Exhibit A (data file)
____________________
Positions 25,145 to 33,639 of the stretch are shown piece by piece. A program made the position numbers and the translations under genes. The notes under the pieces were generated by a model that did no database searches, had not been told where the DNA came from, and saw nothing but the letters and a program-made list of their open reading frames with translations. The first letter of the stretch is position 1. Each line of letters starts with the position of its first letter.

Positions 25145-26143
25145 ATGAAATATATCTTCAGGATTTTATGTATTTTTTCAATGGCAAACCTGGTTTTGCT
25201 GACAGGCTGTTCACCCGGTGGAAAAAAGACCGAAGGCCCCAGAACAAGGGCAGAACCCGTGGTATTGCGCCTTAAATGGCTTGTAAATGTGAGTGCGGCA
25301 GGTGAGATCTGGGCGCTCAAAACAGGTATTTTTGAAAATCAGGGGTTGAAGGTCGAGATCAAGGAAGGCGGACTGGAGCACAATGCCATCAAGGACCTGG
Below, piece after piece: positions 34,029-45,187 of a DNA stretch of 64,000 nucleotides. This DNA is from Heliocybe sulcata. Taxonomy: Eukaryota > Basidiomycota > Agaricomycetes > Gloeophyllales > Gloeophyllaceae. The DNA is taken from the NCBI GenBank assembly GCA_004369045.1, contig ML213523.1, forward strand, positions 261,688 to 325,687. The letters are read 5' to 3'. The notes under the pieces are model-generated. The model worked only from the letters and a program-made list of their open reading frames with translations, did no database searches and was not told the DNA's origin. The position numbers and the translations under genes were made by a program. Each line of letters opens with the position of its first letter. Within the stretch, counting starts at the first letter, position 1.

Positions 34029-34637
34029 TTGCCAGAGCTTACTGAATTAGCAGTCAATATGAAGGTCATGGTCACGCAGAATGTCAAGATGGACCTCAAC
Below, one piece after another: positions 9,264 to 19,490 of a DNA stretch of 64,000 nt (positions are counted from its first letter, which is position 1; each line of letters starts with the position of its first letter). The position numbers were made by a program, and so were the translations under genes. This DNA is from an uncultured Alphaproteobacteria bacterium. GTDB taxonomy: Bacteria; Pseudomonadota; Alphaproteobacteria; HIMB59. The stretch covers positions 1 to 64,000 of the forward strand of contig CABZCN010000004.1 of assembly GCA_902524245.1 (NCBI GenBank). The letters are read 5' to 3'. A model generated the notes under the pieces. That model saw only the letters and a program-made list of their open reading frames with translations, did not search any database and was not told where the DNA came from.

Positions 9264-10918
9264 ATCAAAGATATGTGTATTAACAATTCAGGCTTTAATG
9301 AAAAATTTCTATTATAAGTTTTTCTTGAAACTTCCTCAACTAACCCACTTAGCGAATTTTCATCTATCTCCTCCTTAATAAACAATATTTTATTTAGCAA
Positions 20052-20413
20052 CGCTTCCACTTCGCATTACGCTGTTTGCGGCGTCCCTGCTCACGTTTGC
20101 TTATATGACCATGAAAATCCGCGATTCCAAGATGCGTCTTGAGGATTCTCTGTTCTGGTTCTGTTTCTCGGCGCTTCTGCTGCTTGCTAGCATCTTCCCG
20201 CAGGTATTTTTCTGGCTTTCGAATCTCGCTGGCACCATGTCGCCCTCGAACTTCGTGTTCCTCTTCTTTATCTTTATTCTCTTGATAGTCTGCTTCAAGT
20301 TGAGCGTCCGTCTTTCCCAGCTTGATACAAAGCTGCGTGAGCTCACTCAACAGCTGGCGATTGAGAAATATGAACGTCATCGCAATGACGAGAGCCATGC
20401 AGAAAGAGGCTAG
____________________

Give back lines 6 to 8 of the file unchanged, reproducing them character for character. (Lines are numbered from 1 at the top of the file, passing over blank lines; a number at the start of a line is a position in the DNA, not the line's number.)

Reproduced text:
Below, piece after piece: positions 34,029-45,187 of a DNA stretch of 64,000 nucleotides. This DNA is from Heliocybe sulcata. Taxonomy: Eukaryota > Basidiomycota > Agaricomycetes > Gloeophyllales > Gloeophyllaceae. The DNA is taken from the NCBI GenBank assembly GCA_004369045.1, contig ML213523.1, forward strand, positions 261,688 to 325,687. The letters are read 5' to 3'. The notes under the pieces are model-generated. The model worked only from the letters and a program-made list of their open reading frames with translations, did no database searches and was not told the DNA's origin. The position numbers and the translations under genes were made by a program. Each line of letters opens with the position of its first letter. Within the stretch, counting starts at the first letter, position 1.

Positions 34029-34637
34029 TTGCCAGAGCTTACTGAATTAGCAGTCAATATGAAGGTCATGGTCACGCAGAATGTCAAGATGGACCTCAAC